What can post-treatment controllers tell us about HIV care and treatment?
by Jeannie Wraight
In order to keep their virus suppressed, most people living with HIV must take antiretrovirals (ARVs) daily. If ARVs are stopped, an increase in viral load to detectable levels is usually seen after three to four weeks. However, a small group of HIV-positive people are able to discontinue therapy without viral rebound for an extended period of time. These people are referred to as post-treatment controllers.
At one time, HIV antiretroviral therapy consisted of many pills taken several times a day. Despite a massive reduction in the number of pills, current HIV regimens—even one-pill-a-day regimens—can be difficult to maintain on a daily basis due to side effects, co-morbidities, high cost, stigma and/or difficulty remembering to take one’s pill(s). Also for some, having to take ARVs every day is a constant reminder that they’re living with HIV and makes adherence more difficult.
Researchers are developing ARVs that can be taken less often then the daily medications that people living with HIV currently must contend with. Long-acting ARVs are in development and they may allow for weekly or even monthly injections in lieu of daily dosing.
In addition to long-acting ARVs, researchers are also looking at a small group of individuals with HIV who are able to maintain an undetectable viral load after discontinuing therapy. Post-treatment controllers may offer clues to develop strategies and new drugs that could help others to better control HIV and allow for less frequent use of ARVs.
Descriptions vary, but one definition of post-treatment controllers is those who are able to maintain viral loads of 400 or fewer copies per milliliter of blood for at least twenty-four weeks after stopping HIV therapy. An exact percentage of people who are able to control their virus is unknown, but researchers estimate the number to be between five and fifteen percent of people living with HIV. However, as most people on ARVs don’t interrupt their therapy, it is difficult to know exactly who or how many actually belong to this group.
Post-treatment controllers are different from “HIV controllers” who are able to maintain undetectable viral loads without ARVs. Less than one percent of people living with HIV are thought to be HIV controllers.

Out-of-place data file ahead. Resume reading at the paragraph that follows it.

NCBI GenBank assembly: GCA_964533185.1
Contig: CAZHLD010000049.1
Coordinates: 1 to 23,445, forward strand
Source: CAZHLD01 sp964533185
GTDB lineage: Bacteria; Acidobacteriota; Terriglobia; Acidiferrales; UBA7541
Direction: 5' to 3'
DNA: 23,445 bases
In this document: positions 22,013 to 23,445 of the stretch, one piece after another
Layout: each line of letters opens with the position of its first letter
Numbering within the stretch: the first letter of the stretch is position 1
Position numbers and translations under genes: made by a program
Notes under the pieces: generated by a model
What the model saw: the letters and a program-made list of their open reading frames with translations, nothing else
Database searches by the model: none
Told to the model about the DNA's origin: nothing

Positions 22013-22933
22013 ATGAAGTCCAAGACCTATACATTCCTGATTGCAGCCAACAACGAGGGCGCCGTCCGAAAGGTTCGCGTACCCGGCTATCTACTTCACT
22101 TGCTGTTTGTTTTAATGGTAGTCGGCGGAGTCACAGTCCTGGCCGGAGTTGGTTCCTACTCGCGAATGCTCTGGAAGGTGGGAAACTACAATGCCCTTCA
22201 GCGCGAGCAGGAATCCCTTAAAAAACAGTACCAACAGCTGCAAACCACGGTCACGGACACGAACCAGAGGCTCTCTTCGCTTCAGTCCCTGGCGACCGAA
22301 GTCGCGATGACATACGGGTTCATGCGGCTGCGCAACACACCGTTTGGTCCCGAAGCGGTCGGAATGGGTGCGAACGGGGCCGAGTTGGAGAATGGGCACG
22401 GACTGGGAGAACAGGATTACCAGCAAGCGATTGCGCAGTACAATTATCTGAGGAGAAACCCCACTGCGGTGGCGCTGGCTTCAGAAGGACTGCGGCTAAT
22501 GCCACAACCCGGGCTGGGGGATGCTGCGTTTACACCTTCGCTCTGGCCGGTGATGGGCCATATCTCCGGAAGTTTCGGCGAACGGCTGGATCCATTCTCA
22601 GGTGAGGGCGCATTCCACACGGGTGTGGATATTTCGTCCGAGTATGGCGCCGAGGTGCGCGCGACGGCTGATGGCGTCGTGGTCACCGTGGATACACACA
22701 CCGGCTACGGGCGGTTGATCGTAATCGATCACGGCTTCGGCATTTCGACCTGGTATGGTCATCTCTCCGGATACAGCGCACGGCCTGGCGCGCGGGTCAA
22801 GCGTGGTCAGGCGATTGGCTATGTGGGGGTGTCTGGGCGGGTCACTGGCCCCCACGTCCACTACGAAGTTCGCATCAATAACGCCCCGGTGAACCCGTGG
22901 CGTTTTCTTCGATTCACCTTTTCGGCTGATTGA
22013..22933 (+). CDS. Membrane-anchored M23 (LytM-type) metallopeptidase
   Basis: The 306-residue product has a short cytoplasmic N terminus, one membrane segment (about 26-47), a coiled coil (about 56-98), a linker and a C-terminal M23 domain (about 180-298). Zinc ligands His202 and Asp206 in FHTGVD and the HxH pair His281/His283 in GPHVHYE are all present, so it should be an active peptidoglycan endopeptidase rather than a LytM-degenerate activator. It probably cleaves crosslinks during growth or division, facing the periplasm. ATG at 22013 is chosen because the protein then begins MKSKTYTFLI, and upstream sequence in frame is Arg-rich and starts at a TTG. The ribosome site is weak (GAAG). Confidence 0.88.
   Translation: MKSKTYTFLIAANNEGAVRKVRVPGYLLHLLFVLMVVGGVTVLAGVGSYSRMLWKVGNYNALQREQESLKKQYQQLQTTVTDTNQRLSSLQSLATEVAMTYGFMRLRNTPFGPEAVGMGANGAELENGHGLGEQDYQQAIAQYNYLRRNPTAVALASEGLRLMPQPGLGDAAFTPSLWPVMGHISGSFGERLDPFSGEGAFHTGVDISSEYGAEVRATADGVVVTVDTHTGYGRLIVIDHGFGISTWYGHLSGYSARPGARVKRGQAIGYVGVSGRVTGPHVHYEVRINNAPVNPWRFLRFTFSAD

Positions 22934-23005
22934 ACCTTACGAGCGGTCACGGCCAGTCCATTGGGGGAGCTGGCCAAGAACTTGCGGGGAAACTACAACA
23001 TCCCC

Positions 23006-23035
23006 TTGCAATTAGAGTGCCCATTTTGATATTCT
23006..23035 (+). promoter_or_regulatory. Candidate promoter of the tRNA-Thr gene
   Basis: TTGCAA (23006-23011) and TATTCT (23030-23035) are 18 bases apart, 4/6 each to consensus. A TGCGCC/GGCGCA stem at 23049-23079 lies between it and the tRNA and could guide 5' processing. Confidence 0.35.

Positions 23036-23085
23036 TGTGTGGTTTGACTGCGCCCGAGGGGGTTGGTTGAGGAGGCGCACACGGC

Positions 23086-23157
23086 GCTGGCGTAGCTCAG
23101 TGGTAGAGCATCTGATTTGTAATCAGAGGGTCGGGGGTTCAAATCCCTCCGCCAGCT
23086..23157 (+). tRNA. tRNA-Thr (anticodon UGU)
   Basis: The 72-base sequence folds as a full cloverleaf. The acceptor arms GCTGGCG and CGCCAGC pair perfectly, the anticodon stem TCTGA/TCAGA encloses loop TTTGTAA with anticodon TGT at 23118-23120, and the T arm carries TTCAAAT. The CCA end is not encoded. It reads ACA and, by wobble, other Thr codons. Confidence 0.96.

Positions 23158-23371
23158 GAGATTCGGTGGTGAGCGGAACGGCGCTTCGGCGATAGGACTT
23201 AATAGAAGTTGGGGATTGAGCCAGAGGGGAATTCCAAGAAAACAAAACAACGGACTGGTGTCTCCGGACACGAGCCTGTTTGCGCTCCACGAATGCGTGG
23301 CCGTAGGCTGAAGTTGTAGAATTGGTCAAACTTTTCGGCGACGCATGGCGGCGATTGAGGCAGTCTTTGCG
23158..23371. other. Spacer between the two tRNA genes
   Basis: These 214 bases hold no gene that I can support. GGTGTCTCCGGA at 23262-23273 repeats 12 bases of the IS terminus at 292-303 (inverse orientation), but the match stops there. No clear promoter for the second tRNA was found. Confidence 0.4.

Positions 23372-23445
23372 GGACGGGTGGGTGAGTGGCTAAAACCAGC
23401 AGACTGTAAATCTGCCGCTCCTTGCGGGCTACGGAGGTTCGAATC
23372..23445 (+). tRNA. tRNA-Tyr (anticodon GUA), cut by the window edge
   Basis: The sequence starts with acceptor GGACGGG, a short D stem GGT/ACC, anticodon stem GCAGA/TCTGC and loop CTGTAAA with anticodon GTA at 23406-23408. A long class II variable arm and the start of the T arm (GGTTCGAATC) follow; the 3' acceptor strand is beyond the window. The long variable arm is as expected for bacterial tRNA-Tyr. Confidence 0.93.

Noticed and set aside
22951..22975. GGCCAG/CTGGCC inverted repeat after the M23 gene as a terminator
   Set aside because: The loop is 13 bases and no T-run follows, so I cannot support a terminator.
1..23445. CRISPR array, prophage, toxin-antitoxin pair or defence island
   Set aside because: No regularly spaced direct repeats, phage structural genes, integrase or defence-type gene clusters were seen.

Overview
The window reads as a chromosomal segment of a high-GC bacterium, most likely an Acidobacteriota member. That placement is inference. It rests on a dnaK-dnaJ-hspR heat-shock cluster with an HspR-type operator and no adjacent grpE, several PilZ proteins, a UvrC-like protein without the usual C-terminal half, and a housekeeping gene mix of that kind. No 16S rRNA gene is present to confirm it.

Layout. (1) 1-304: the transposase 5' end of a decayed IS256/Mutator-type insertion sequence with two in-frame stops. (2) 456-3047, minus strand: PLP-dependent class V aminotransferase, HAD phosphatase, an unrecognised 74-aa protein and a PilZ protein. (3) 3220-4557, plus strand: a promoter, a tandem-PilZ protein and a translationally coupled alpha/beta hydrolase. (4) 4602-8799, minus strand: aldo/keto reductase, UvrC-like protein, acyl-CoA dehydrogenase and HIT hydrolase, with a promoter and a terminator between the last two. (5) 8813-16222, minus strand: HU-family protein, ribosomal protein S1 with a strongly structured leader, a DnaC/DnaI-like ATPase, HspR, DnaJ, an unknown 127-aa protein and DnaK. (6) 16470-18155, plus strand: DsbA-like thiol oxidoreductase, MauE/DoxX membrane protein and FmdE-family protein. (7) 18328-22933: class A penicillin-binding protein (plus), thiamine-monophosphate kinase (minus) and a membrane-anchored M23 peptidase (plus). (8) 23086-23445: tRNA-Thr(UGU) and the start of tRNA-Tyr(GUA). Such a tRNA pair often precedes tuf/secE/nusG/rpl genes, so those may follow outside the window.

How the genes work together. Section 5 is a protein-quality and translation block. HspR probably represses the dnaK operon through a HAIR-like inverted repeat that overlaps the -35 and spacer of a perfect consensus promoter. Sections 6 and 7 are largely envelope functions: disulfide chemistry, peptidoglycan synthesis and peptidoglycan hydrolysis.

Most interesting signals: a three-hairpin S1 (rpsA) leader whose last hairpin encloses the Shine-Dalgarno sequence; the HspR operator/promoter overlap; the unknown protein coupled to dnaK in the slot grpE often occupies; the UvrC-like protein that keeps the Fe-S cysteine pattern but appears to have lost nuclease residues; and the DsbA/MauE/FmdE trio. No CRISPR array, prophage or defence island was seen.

There are several well known cases of post-treatment control. Most notably, the VISCONTI cohort. VISCONTI stands for Viro-Immunologic Sustained Control After Treatment Interruption. The VISCONTI cohort was a group of fourteen Italian people living with HIV who began ARVs within ten weeks of HIV infection. They remained on ARVs for a minimum of three years and, after discontinuing treatment, were able to suppress HIV to undectable levels for an average of seven and a half years.
The “French teenager” is another well documented case. The girl was born with HIV and received prophylactic ARVs shortly after birth (though the exact time frame is unclear). She remained on treatment for six years. At the time of the most recent report in 2016, she had remained off therapy with an undectable viral load for twelve years.
Very early treatment after HIV infection as in the VISCONTI cohort and the French teenager is thought to possibly limit the establishment of viral reservoirs . However, a very small handful of cases differ greatly from the others in as they were positive for some time before initiating antiretroviral therapy.
In 2011 a (then) fifty-one year old Argentinian woman was reported to have discontinued ARVs in 2007 after eleven years of treatment. In addition to having started ART a substantial period of time after HIV infection, the Argentinian woman had been defined as having AIDS before she began taking ARVs. In fact, she was quite sick before initiating therapy, unlike nearly all other cases of post-treatment controllers who began ARVs very early on after their initial infection with HIV.
A study in 2018 described three individuals who were also considered “chronically infected” and were able to control their virus after stopping ARVs. It’s unclear whether the Argentinian woman is among the three people studied.
As it’s now standard of care to begin ART immediately following diagnosis and remain on treatment indefinitely, how would we be able to tell who is a post–treatment controller? One study published last year examined post-treatment controllers in hopes of determining characteristics that may help to identify who may belong to this group. They found that post-treatment controllers had smaller viral reservoirs and that reservoir size may be a useful biomarker in determining who may be a post-treatment controller.
More studies on post-treatment controllers could help to establish if a person needs to be on lifelong ARVs or if they belong to the small group of people living with HIV who are able to stop HIV treatment and remain undectable. Further studies could potentially also offer clues for the development of drugs and strategies to help others maintain temporary viral suppression after discontinuing ART.
Jeannie Wraight is the former editor-in-chief and co-founder of HIV and HCV Haven (www.hivhaven.com) and a blogger and writer for TheBody.com. She is a member of the Board of Directors of Health People, a community-based organization in the South Bronx and an advisor to TRW (Teach me to Read and Write), a community-based organization in Kampala, Uganda. She lives with her husband in New York City.